Analysts say many people in rural areas are seeing few benefits from the country’s brisk economic growth, and yet may be among the most seriously affected if Cambodia loses duty-free trade with Europe over human rights concerns.
The World Bank said earlier this week that Cambodia experienced 7.5 percent economic growth in 2018 — better than expected and driven largely by a rapid expansion in garments exports and in the construction sector.
A researcher of Cambodian livelihoods, Laurie Parsons, however, told VOD that rampant debt and other challenges prevented rural Cambodians from taking advantage of the economic expansion.
“Many Cambodians are unable to benefit from the country’s growth due to their family responsibilities, commitments to agriculture, and debt, which absorb the benefits of the opportunities offered by Cambodia’s robust growth,” Parsons, from Royal Holloway, University of London, said.
Moreover, most people living near the poverty line were vulnerable to economic crises, he said, a situation that disproportionately affected rural areas: About 90 percent of those below the poverty line live in the countryside.
Cambodia’s poverty rate is a matter of contention. The United Nations Development Programme (UNDP) late last year said 35 percent of Cambodians lived below the poverty line. It warned that a further 21 percent were vulnerable to dropping below the line, whether by losing their jobs or being struck by illness.
The government, however, put the poverty rate at 13.5 percent as of 2014, a huge improvement from 47.8 percent in 2007.
This week’s World Bank report noted one caveat with that official figure: “any negative shock reducing consumption per capita by US$0.50 would double the poverty rate,” it said.
According to Parsons, such statistics are unreliable in either case in a country that is still dominated by the informal economy and family-based agriculture.
Social development analyst Meas Nee said the country’s vaunted economic successes were all at the national level, and the economic situation at the local levels was less clear.
The statistics may have improved, but there was a lack of equality in people’s living conditions, he said.
“There are two levels: the national economic level and sub-national economic level,” Nee said. “We have seen that while the macroeconomics benefit from the exports of garments and footwear overseas, we have problems at the lower level. The first [problem] is a shortfall in agricultural markets for farmers, and the second is debt,” Nee said.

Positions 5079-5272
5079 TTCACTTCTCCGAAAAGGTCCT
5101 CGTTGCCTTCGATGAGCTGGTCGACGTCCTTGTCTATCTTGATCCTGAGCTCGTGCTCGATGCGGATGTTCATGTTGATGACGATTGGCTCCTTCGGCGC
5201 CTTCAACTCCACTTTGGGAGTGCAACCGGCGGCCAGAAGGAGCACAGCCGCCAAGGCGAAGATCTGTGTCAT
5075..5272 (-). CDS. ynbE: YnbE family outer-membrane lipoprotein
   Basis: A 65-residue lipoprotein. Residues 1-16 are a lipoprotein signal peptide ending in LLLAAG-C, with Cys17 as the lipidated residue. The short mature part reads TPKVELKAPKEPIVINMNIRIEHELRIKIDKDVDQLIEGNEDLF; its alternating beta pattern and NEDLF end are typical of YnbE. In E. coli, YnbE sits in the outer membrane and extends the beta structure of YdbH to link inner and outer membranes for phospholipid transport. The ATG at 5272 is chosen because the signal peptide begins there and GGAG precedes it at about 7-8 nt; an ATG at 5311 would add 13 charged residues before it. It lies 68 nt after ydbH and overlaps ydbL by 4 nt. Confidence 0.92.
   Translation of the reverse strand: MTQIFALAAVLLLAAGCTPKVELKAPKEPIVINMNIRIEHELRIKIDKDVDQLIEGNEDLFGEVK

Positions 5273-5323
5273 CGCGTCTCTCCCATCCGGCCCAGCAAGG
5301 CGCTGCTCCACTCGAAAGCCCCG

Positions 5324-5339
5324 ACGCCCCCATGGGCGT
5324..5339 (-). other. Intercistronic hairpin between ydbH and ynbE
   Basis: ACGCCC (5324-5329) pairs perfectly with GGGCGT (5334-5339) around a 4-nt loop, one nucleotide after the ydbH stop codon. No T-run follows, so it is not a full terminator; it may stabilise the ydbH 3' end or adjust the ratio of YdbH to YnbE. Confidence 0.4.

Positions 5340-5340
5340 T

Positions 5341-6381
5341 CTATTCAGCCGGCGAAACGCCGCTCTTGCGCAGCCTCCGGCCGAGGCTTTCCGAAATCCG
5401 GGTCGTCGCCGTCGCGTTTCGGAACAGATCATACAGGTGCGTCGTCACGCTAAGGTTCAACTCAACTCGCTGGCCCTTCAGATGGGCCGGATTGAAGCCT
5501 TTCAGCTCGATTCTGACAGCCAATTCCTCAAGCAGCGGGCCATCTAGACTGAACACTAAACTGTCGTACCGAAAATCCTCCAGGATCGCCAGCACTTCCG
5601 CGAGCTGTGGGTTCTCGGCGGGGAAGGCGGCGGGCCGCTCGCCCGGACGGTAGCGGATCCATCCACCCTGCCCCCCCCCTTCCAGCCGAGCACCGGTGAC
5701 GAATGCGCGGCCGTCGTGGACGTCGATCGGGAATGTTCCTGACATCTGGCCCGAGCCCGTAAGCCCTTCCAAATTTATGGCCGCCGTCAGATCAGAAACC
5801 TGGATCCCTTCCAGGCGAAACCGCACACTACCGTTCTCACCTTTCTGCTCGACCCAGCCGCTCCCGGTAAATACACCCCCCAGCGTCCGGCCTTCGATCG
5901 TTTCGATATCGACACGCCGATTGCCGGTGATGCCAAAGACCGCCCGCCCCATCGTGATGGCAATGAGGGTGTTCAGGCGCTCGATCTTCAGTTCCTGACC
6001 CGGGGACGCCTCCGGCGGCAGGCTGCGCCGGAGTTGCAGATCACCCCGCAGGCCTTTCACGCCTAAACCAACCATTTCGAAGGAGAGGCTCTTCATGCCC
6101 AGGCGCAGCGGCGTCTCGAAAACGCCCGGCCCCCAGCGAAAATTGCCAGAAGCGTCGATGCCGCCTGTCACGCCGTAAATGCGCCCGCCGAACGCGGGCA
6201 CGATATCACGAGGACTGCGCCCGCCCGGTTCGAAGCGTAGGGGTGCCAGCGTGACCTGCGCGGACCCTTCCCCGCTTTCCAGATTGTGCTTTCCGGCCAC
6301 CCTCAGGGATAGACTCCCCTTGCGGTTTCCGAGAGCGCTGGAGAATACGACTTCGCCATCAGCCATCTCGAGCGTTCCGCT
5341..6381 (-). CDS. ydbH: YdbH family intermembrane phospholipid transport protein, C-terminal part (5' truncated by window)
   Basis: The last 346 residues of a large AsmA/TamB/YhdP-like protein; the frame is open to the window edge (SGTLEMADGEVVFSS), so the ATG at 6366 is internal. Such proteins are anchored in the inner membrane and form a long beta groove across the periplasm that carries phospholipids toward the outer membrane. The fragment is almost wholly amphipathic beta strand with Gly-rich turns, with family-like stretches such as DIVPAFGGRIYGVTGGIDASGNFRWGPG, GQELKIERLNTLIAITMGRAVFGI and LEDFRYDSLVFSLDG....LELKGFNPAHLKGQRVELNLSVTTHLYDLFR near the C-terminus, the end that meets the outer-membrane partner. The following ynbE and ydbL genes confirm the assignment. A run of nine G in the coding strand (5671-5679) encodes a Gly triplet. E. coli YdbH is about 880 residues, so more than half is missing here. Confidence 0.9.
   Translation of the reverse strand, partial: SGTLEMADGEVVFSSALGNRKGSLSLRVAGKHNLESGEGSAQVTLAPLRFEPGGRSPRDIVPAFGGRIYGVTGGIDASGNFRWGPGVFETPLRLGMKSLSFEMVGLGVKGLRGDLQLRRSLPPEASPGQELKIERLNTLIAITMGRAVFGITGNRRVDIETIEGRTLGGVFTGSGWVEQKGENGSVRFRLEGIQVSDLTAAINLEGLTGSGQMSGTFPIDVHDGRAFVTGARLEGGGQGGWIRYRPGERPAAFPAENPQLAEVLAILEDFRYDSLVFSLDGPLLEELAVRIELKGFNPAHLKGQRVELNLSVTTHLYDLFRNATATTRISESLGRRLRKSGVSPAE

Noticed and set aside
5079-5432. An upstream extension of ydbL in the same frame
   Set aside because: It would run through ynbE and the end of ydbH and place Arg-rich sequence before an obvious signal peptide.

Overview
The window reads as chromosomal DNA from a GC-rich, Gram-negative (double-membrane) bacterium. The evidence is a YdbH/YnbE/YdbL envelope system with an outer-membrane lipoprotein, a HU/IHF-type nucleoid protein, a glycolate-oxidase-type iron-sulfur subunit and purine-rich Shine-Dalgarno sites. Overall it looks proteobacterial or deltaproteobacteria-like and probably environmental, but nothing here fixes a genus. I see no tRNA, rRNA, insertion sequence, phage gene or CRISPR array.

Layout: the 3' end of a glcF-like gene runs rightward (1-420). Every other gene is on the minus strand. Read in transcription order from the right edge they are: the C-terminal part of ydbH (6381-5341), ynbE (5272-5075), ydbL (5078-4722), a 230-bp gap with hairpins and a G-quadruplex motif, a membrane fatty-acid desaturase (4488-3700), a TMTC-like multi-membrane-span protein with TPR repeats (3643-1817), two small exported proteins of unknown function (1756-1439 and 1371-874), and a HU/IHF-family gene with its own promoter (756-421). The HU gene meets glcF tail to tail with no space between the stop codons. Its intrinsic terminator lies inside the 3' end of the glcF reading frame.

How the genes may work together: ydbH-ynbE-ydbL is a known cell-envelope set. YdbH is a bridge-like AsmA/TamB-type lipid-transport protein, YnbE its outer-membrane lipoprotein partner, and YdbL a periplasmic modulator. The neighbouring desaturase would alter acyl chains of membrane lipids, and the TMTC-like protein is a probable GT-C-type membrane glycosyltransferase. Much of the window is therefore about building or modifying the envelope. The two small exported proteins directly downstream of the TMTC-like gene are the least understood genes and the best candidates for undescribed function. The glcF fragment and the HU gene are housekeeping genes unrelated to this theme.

The European Union (E.U.) recently reported that Cambodia exported $4.9 billion worth of goods to the bloc in 2018 — 99 percent of it duty-free under the Everything But Arms (EBA) trade scheme.
World Bank this week estimated that if the E.U. suspended the EBA, garment exports could decrease by more than $381 million; footwear by $128 million; and rice by $144 million.
Miguel Chanco, senior Asia economist at Pantheon Macro, said in an email that a diminished garment sector would severely impact rural communities.
“The loss of jobs here would affect the flow of remittances from urban areas to rural areas,” Chanco said.
According to the Garment Manufacturers Association in Cambodia (GMAC), the garment sector employs about 700,000 people — 85 percent of whom are women originally from rural areas. A further 2 million Cambodians indirectly benefit from the more than $150 million in wages paid to the workers every month, it says.
Chanco urged the government to invest more in improving the education system to address both poverty and social inequality.
The World Bank’s Cambodia country manager, Nguna Dobraja, also recommended greater investment in human capital to lay the foundation for long-term growth.
“Growing evidence highlights that investment in people [is] essential to drive economic progress and sustainable development,” Dobraja said. “Investing in people and improving the quality of Cambodia’s human capital should remain at the core of Cambodia’s aspirations to reach an upper middle-income economy by 2030.”
The E.U. in February announced it was undertaking a formal review of Cambodia’s access to the EBA over concerns that the country was violating its commitments to democracy and human rights.
The ruling Cambodian People’s Party (CPP) swept last year’s national election — winning 125 out of 125 seats in the National Assembly — after the Supreme Court dissolved its main rival, the Cambodia National Rescue Party (CNRP), nine months prior.
(Translated and edited from the original article on VOD Khmer)